Learning from Death: Humor & Courage 7-23-17

My brother John, came into town three days before my mother died. I knew that she would pull herself together to greet him with everything she had. I was interested to see, because she didn’t have much left. She had been sleeping or laying still with her eyes closed for most of the previous week. John came into the room and the jokester that he is, addressed Mom who was sitting up a bit, with her eyes closed. John said, “Are you ready to party, Mom? I’m here! Time to party.” She may have responded just a bit, because he kept going, “I don’t want you to drink too much now!” She opened one eye a bit to create a little wink. She whispered, “You keep an eye on me.”

Our second reading this morning is the one we are using in my mother’s service on Tuesday. Paul contends that nothing, not even death, can separate us from the love of God in Christ. It’s become one of the favorite readings at funerals around here and in many churches. As we read it this morning, I invite you to reflect on how this is true for the loved ones who have continued to be a presence of support and love for you after they have left this earth.

Romans 8: 26-39   The Spirit, too, comes to help us in our weakness. For we don’t know how to pray as we should, but the Spirit expresses our plea with groanings too deep for words. 27 And God, who knows everything in our hearts, knows perfectly well what the Spirit is saying, because her intercessions for God’s holy people are made according to the mind of God. 28 We know that God makes everything work together for the good of those who love God and have been called according to God’s purpose. 29 They are the ones God chose long ago, predestined to share the image of the Only Begotten, in order that Christ might be the firstborn of many. 30 Those God predestined have likewise been called; those God called have also been justified; and those God justified have, in turn, been glorified.

  31 What should be our response? Simply this: “If God is for us, who can be against us?” 32 Since God did not spare the Only Begotten, but gave Christ up for the sake of us all, we may be certain, after such a gift, that God will freely give us everything. 33 Who will bring a charge against God’s chosen ones? Since God is the One who justifies, 34 who has the power to condemn? Only Christ Jesus, who died—or rather, was raised—and sits at the right hand of God, and who now intercedes for us!

   35 What will separate us from the love of Christ? Trouble? Calamity? Persecution? Hunger? Nakedness? Danger? Violence? 36 As scripture says, “For your sake, we’re being killed all day long; we’re looked upon as sheep to be slaughtered.” 37 Yet in all this we are more than conquerors because of God who has loved us. 38 For I am certain that neither death nor life, neither angels nor demons, neither the present nor the future, 39 neither heights nor depths—nor anything else in all creation—will be able to separate us from the love of God that comes to us in Christ Jesus, our Savior.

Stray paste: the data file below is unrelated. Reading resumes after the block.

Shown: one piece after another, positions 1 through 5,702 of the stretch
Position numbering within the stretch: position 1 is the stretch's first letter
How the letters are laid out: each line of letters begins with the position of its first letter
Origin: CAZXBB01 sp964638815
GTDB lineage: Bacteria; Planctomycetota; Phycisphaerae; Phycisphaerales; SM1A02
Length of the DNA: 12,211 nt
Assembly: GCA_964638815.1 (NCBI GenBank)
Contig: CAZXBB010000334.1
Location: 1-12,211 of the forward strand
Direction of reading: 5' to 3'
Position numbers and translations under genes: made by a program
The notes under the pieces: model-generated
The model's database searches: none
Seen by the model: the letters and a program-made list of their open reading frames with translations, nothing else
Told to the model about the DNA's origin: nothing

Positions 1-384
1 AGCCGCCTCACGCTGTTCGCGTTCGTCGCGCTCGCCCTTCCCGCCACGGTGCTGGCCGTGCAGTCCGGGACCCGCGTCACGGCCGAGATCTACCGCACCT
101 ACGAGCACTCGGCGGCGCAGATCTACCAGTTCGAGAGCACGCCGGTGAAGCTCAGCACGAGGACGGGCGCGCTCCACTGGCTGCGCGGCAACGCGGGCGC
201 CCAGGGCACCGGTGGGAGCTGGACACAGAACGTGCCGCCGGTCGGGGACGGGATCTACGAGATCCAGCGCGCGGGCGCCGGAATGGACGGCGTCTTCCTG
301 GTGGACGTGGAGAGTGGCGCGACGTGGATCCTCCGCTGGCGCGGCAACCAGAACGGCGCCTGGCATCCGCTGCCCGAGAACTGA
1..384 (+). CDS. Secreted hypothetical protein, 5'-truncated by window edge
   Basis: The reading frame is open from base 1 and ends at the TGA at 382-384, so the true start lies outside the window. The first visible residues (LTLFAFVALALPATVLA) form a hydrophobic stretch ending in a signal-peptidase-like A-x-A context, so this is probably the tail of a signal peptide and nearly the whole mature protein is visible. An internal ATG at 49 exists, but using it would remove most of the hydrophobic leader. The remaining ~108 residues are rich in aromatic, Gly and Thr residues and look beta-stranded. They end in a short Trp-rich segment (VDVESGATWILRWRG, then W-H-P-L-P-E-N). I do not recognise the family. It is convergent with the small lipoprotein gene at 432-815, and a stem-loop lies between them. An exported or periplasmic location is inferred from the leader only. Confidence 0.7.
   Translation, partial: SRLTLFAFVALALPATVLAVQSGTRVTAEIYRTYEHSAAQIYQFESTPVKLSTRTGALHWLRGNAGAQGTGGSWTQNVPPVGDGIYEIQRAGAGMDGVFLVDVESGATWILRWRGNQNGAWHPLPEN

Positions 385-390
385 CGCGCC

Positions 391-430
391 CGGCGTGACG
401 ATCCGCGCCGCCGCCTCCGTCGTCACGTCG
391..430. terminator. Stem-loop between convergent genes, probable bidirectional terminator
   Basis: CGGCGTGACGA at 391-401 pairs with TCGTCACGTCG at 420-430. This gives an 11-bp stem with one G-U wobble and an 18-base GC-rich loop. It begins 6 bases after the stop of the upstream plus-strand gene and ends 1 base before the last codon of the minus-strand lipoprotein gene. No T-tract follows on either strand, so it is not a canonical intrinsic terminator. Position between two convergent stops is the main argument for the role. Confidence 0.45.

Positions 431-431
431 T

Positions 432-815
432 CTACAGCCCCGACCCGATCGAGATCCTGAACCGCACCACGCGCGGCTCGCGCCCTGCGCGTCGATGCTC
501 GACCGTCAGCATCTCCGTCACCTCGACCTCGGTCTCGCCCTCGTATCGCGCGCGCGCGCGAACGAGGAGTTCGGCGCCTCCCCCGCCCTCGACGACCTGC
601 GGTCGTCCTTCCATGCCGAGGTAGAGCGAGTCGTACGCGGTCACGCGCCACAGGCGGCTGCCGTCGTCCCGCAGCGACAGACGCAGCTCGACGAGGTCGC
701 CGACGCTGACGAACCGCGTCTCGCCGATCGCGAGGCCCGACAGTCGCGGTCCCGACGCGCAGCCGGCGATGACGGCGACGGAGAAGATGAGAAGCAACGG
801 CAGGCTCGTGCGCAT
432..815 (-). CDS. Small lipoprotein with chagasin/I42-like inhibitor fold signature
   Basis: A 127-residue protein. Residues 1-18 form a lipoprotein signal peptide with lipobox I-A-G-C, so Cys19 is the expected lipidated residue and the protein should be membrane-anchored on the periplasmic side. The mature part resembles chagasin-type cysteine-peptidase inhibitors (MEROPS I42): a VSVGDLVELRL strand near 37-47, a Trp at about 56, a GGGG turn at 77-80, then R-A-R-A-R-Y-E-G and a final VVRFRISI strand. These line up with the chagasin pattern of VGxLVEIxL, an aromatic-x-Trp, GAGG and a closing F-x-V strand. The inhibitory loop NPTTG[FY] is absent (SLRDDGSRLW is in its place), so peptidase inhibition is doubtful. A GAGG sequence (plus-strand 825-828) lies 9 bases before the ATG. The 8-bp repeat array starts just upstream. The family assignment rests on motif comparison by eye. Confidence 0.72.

[Let’s take a moment to reflect in silence on how we have experienced God’s love and presence, even in, sometimes especially in, the presence of the shadow of death.]

July 23, 2017

Learning from Death: Humor and Creativity

When I graduated from seminary and was ordained as a pastor 31 years ago in 1986, my mother presented me with a gift that is very precious to me – the Cathedral Window quilt that is hanging over the pulpit. She had clearly been working on it for a long time, had finished it a while early, and was impatient for me to have it. She said, “I don’t know if you’re ever going to get married, and I can’t wait any longer to give it to you.”

So she presented me with this beautiful gift which Charlene Reim, one of our newest members, has offered to help me unfold for you. As a new person at the church, she was curious about it, and asked what it was doing here and I realized that few people have actually seen it whole, at least for a while.

My mother often told me how much she loved making this quilt for me, how much she enjoyed choosing the colors of the fabric and deciding what beautiful color to put next to another beautiful color. I have many gifts from my mom, but this may be the most precious.

 

This passage from Romans is also one of the most meaningful in all of scripture, as Paul instructs people about the ways of the Spirit, and the depth of God’s love for humankind. Paul is talking to people who have been experiencing more than their fair share of hardship, persecution, and death. Christians in Rome expected that the coming of the Messiah would ease their burdens, but sometimes it seemed that becoming Christian made things worse.